Surely it’s only a matter of time before Tim Minchin is given his own series, should he want one. A full palette in the hands of a subversive and intelligent comic and songwriter is a wonderful thing. I want to watch that show, full of meaning, feeling and wit and don’t want one motherfucking baby-shaking image censored. I don’t want Stewart Lee, Sarah Millican, Charlie Brooker, Richard Herring or any number of other great and meaningfully edgy comics to be hamstrung. I would like Tramadol Nights to be cancelled to give controversial comedy a fighting chance of survival in a commercially-driven world.

But instead I fear Frankie Boyle, like the school bully, will soon be spoiling it for everyone. Jon Stewart understands the influence of lowering the status of the powerful. Frankie Boyle understands the weight of lowering the status of the disabled, ill and even those who have recently died a painful death.

He often intimidates those who have no voice to reply. When he is not targeting the vulnerable, his sketches riff on rape, child abuse, paedophilia and public masturbation. Here are some of the points his sketches and stand up make: Women are stupid; the most important thing about women is their appearance; being violent to women is funny; wanking is very, very funny indeed; sometimes if you rape a woman she won’t enjoy it at first but she’ll come round to it – even if others are watching; disabled people aren’t as bright as able-bodied people; black men are sexually charged; and finally – you’re gay (delivered straight to camera).

Channel 4 maintains that it must reserve a space for controversial comedy. If these ideas are controversial, then my primary school was full of comic visionaries that were tuned right into the cutting edge of the 21st century zeitgeist. The language is controversial. The imagery and ideas are certainly what many people would deem offensive. But the ideas are hackneyed and sigh-inducing. I’d love to see Channel 4 dare to bring some truly controversial ideas to the screen.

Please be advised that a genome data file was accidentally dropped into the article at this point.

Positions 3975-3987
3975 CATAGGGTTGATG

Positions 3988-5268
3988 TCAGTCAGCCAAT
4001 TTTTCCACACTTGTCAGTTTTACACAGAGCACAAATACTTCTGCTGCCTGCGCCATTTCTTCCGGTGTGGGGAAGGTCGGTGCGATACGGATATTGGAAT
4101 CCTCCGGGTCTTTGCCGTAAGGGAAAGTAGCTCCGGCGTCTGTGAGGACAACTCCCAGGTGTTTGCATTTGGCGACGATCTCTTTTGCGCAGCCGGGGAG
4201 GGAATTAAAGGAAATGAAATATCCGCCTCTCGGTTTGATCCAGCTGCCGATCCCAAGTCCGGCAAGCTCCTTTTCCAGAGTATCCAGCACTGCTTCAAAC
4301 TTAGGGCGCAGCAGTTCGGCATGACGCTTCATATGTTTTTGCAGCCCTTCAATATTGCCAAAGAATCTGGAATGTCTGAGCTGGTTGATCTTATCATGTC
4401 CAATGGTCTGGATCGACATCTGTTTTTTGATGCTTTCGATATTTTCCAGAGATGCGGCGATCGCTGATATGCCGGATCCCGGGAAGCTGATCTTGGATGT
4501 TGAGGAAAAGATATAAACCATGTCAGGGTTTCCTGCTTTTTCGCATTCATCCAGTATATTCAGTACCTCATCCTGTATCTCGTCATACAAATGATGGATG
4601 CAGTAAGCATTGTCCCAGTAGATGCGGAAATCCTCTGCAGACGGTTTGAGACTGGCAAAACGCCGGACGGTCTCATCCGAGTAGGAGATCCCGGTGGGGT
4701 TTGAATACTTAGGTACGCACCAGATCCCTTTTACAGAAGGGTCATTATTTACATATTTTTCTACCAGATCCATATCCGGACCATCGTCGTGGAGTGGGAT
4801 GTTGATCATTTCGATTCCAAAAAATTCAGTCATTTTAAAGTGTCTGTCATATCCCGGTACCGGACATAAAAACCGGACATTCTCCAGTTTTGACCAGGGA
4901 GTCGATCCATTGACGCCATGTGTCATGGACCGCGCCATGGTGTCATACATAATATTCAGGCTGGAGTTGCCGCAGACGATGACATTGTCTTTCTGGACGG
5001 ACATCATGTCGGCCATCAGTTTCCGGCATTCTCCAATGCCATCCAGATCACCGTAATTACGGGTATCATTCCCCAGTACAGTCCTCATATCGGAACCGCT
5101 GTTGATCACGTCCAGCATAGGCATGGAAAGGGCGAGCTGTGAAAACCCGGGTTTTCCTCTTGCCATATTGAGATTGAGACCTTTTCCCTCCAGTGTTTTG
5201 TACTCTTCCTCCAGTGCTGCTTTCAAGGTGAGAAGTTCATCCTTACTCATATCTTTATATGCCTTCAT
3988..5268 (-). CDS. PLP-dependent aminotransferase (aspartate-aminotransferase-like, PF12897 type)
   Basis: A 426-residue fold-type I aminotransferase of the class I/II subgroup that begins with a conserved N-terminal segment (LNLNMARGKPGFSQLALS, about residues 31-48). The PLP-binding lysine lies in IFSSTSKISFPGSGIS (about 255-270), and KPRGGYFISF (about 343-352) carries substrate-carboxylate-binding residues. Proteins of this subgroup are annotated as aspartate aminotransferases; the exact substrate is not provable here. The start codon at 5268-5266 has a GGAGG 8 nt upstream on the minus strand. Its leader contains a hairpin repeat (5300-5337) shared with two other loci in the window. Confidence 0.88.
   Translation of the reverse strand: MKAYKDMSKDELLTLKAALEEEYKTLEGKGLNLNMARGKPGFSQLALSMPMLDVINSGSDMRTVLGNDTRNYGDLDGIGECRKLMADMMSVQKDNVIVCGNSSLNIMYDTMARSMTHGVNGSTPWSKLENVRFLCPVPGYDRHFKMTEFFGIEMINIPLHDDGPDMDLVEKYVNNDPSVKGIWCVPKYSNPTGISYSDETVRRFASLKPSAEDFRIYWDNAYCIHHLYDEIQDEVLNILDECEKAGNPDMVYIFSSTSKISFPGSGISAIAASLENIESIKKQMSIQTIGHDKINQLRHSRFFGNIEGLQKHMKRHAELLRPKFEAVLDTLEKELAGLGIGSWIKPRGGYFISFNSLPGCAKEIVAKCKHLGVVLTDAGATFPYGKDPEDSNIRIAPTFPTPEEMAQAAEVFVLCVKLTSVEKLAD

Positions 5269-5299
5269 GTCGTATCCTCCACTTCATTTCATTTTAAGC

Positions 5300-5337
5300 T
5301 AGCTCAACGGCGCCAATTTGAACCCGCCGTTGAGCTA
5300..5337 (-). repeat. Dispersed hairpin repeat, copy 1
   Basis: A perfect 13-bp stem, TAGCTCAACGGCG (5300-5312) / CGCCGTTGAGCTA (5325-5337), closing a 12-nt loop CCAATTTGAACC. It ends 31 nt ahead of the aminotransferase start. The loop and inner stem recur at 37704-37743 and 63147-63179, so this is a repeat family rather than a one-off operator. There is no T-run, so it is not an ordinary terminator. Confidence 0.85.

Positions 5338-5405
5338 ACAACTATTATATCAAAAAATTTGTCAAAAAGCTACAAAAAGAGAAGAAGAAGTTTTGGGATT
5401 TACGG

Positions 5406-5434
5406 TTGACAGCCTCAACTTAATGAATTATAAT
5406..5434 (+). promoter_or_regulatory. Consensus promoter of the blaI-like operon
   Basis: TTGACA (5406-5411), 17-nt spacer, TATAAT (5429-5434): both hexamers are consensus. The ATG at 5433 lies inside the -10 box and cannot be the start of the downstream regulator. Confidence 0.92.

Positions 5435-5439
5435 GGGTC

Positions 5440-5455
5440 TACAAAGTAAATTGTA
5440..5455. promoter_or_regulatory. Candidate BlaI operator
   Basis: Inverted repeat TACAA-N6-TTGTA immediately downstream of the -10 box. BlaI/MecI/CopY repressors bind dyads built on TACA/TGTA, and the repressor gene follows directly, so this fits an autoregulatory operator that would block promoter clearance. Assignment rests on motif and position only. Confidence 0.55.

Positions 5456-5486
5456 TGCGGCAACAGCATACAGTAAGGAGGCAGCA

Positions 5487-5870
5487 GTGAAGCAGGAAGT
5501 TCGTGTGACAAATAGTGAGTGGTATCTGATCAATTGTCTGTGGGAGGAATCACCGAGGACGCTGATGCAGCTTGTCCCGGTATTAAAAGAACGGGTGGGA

Robin Ince’s school of comic scepticism promotes a myriad of eyebrow- raising comedians who demand we think harder and question our assumptions about science, religion, food and medicine. Each show plays havoc with the status quo and is bound to get some viewers up in arms. Josie Long’s show Trying Is Good provokes a generation of cool consumers to renounce passive hipness and do something, even if it makes them vulnerable to ridicule. Nina Conti’s invitation into her psyche and yours through uncomfortable levels of ventriloquism, asks more questions than any of us may be willing to answer.

These comics are asking controversial, edgy questions and making some pretty contentious statements. Sometimes their imagery and language would have Mary Whitehouse blogging from her grave. Sometimes their point is better served by a variety of articulate and playful language and so that’s what they use. They are pushing comic boundaries, where Frankie Boyle is pushing an empty envelope.

His more toxic ideas are no less powerful than those of intelligent, thought-provoking comics. It’s just that he’s peddling poison rather than oxygen. Inevitably the two will be confused and the punchlines will be banned – regardless of the point.

Posted: 21 Dec 2010